We bring together social identity and social exchange perspectives to develop and test a moderated mediation model that sheds light on employees’ perceptions regarding the interrelations between an organization’s external and internal CSR initiatives and their job attitudes and work behaviours. This is important because employees’ sensemaking of CSR motives as being either self-focussed or others-focussed can produce meaningful variations in their job satisfaction and the dimensions of organizational commitment. Also, the consolidation of CSR’s underlying psychological mechanisms can advance our understanding of the processes, contingencies, and outcomes of employees’ perceptions of their employing organization’s CSR initiatives. Our findings indicate that of the two orientations, only external CSR is associated with increased levels of employee commitment through the enhancement of job satisfaction. In particular, job satisfaction was found to fully mediate the impact of external CSR on behavioural commitment and partially mediate its impact on attitudinal commitment. To our surprise, internal CSR has no significant association with job attitudes or work behaviours. We further reveal the complementarity of external and internal CSR orientations; the effect of external CSR on employee outcomes is stronger when employed in concert with internal CSR. Our results contribute to and have implications for both theory and practice.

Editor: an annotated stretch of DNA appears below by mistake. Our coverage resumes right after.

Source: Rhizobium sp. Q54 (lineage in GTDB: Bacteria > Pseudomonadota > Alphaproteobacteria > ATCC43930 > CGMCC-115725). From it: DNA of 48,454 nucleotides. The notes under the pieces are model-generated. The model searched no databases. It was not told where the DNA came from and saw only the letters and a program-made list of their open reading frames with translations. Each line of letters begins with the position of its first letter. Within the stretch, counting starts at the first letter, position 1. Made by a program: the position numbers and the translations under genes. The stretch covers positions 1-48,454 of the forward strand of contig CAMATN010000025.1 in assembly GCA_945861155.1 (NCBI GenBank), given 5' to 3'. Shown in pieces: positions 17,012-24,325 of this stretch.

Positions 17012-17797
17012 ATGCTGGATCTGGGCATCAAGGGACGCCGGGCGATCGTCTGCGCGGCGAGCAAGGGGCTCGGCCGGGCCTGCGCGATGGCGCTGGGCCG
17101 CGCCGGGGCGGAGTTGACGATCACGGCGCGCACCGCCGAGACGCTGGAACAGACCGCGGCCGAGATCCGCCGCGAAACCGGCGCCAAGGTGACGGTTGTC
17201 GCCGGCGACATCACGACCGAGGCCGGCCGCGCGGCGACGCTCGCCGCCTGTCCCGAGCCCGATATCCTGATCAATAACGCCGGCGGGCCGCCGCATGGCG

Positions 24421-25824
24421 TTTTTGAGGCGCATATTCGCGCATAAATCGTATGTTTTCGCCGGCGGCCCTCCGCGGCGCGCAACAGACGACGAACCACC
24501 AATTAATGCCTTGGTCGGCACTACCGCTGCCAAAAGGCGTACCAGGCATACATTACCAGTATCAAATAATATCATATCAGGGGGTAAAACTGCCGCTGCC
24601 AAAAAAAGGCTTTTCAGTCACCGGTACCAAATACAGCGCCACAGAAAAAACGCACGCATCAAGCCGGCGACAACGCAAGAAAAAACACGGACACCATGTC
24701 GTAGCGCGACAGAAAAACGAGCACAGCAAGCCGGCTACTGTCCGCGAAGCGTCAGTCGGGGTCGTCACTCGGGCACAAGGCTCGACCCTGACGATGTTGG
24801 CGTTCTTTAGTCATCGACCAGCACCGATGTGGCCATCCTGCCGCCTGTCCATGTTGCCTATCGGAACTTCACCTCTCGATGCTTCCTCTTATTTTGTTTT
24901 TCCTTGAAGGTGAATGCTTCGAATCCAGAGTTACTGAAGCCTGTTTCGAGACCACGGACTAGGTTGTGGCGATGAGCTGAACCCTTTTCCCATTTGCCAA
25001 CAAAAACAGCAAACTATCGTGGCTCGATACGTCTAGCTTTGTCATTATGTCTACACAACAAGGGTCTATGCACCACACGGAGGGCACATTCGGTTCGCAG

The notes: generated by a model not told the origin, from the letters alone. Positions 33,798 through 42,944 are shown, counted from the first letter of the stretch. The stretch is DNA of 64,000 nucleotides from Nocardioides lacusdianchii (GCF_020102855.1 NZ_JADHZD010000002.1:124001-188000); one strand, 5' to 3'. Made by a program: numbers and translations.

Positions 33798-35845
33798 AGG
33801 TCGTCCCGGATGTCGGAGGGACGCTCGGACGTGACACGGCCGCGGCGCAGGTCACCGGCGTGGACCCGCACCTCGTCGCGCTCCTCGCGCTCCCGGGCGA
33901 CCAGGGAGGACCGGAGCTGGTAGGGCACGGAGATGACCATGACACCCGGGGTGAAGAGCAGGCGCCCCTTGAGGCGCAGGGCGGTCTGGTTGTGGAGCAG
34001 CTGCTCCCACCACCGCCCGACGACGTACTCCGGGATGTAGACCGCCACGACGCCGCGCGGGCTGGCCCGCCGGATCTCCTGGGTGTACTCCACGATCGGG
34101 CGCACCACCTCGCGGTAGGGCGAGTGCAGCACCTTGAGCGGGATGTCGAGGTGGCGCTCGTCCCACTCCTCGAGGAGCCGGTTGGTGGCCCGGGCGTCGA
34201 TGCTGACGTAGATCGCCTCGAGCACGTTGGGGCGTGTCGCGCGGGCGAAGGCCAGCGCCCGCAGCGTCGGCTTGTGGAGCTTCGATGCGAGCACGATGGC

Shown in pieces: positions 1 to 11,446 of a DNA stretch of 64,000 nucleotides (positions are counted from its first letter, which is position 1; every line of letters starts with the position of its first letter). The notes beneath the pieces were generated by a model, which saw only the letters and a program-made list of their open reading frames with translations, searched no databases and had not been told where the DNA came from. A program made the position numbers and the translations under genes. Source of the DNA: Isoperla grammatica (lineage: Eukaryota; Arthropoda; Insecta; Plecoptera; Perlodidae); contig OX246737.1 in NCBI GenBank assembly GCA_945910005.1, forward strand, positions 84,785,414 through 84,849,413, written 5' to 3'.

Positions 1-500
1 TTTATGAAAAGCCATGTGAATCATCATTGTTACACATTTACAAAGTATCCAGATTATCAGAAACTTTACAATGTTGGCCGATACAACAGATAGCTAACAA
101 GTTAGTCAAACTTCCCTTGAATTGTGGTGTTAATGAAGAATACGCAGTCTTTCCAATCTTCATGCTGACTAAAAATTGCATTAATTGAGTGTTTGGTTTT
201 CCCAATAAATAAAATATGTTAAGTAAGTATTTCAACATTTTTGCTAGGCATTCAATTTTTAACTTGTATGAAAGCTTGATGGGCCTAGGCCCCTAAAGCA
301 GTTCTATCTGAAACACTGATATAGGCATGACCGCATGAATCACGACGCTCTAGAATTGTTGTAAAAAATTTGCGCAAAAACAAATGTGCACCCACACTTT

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Chatzopoulou, EC., Manolopoulos, D. & Agapitou, V. Corporate Social Responsibility and Employee Outcomes: Interrelations of External and Internal Orientations with Job Satisfaction and Organizational Commitment. J Bus Ethics 179, 795–817 (2022). https://doi.org/10.1007/s10551-021-04872-7